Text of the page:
Mexico

Critically Insufficient4°C+
World
NDCs with this rating fall well outside of a country’s “fair share” range and are not at all consistent with holding warming to below 2°C let alone with the Paris Agreement’s stronger 1.5°C limit. If all government NDCs were in this range, warming would exceed 4°C. For sectors, the rating indicates that the target is consistent with warming of greater than 4°C if all other sectors were to follow the same approach.
Highly insufficient< 4°C
World
NDCs with this rating fall outside of a country’s “fair share” range and are not at all consistent with holding warming to below 2°C let alone with the Paris Agreement’s stronger 1.5°C limit. If all government NDCs were in this range, warming would reach between 3°C and 4°C. For sectors, the rating indicates that the target is consistent with warming between 3°C and 4°C if all other sectors were to follow the same approach.
Insufficient< 3°C
World
NDCs with this rating are in the least stringent part of a country’s “fair share” range and not consistent with holding warming below 2°C let alone with the Paris Agreement’s stronger 1.5°C limit. If all government NDCs were in this range, warming would reach over 2°C and up to 3°C. For sectors, the rating indicates that the target is consistent with warming over 2°C and up to 3°C if all other sectors were to follow the same approach.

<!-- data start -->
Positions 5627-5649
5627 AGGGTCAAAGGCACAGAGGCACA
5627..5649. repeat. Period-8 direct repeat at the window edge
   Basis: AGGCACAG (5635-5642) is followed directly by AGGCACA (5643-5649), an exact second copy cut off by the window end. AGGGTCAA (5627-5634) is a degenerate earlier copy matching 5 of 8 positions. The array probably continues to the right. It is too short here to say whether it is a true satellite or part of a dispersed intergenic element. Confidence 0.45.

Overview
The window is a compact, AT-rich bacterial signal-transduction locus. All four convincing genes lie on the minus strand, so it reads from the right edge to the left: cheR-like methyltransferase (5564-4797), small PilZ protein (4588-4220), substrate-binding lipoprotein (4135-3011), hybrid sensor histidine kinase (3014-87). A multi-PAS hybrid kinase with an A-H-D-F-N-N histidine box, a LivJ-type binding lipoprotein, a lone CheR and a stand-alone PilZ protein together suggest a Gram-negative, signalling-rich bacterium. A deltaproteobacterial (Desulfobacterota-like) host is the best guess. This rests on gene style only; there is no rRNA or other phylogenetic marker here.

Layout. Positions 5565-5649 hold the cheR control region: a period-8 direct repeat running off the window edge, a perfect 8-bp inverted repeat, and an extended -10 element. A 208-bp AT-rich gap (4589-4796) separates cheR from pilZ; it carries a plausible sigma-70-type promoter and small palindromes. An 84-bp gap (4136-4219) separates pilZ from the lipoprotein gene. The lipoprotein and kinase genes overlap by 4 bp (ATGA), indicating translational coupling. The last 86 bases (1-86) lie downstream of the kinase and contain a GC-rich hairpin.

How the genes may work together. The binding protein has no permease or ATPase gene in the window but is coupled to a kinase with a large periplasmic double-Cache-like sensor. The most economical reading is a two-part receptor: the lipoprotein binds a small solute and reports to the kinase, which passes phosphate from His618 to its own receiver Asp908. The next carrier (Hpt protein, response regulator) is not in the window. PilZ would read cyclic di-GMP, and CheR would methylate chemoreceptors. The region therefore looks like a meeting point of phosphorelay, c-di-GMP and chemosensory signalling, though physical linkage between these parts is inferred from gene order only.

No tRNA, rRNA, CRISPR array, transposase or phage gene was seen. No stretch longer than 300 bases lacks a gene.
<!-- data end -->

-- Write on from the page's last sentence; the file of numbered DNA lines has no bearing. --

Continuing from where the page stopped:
2°C Compatible< 2°C
World
NDCs with this rating are consistent with the 2009 Copenhagen 2°C goal and therefore fall within a country’s “fair share” range, but are not fully consistent with the Paris Agreement long term temperature goal. If all government NDCs were in this range, warming could be held below, but not well below, 2°C and still be too high to be consistent with the Paris Agreement 1.5°C limit. For sectors, the rating indicates that the target is consistent with holding warming below, but not well below, 2°C if all other sectors were to follow the same approach.
1.5°C Paris Agreement Compatible< 1.5°C
World
This rating indicates that a government’s NDCs in the most stringent part of its “fair share” range: it is consistent with the Paris Agreement’s 1.5°C limit. For sectors, the rating indicates that the target is consistent with the Paris Agreement’s 1.5°C limit.
Role model<< 1.5°C
World
This rating indicates that a government’s NDC is more ambitious than what is considered a “fair” contribution: it is more than consistent with the Paris Agreement’s 1.5°C limit. No “role model” rating has been developed for the sectors.

Summary table

*based on CAT calculations.

Paris Agreement targets